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Active Shooter Response Options and Training

Heather Salko, Esq.
October 2020
Considerations for determining the best approach for your K-12 school

According to the Federal Bureau of Investigation, 37 active shooter incidents occurred at K-12 schools between 2000 and 2017, accounting for 15 % of all active shooter events in the U.S. These tragedies, including several deadly incidents in 2019, means that every K-12 school should prepare for an active shooter situation. But what type of response by teachers and students is best?

Although many jurisdictions now require schools to implement active shooter response training, they rarely dictate the school response plan or training content. Currently, the two primary response options taught are a “lockdown” or “multi-option” approach. Lockdown procedures require those on campus to stay hidden and locked in a fixed location until the emergency is resolved. The multi-option approach, by contrast, allows participants to choose in the moment from a variety of response tactics, such as attempting escape, hiding, or engaging a shooter. To help your school select an appropriate response and training approach, take the following actions and considerations.

Engage Legal Counsel and a Security Expert

As part of your school’s overall security plan, work with both legal counsel and a school security expert. Engage counsel to explain applicable legal requirements, including the standard of care to prevent and respond to school shootings, in your state.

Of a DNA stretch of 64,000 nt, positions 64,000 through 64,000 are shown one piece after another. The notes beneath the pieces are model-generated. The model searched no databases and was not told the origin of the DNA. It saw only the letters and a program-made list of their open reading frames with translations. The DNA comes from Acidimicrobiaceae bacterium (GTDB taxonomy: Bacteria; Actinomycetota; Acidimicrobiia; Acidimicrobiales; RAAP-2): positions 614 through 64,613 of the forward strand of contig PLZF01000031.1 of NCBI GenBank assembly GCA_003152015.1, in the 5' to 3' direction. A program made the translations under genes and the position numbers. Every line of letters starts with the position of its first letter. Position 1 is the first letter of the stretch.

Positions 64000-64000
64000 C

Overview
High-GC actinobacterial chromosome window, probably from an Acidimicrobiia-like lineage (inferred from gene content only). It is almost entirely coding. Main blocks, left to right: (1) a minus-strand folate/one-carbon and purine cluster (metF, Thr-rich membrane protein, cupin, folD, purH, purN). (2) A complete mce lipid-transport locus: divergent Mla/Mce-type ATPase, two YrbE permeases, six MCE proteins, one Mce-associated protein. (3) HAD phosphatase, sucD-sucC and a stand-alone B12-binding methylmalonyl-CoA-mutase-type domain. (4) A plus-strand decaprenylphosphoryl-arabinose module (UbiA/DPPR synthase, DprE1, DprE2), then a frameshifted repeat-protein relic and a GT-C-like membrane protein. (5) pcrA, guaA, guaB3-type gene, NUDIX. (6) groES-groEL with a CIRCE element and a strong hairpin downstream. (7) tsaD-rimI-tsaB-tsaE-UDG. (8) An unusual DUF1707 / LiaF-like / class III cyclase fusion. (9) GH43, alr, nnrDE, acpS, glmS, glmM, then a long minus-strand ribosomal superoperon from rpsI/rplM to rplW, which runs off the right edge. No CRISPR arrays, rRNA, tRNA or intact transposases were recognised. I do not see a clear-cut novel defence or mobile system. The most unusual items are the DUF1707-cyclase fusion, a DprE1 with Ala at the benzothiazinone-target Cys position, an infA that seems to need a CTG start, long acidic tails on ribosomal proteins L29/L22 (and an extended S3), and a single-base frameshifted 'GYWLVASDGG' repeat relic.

Many security “experts” have rushed in to fill the demand created after school shootings, and some are offering dubious advice. Thoroughly vet the credentials of the security expert you select:

  • Ensure they have prior experience working with K-12 schools.
  • Ask for copies of past security evaluations.
  • Speak with multiple client references.
  • Check with your state department of education or state police for a list of vetted security consultants.

As you work with counsel and an expert to choose the best response option for your school, consider important factors such as its size, location, physical configuration, population, and culture.

Document the thought process and reasons for choosing your response approach. This documentation could be key to showing the school acted reasonably in the event of a claim by the family of a student injured or killed in a shooting. Incorporate your response option choice into your overall school security plan and related documents or policies.

Carefully Consider the Response Approach You Choose


Lockdown is the most commonly known active shooter response approach, but it has drawbacks, such as potentially exposing staff and students to danger by requiring them to lock doors and barricade windows in an emergency. Moreover, “locking down” staff and students who are outdoors or outside a classroom when a shooting incident starts can be challenging. If your institution selects the lockdown approach, discuss with your security expert how your school will deal with these and other issues, including:

  • Who has authority to trigger a lockdown and what language or signals will be used to initiate one
  • Procedures for multiple shooters
  • Securing students or staff with special needs

Multi-Option Approach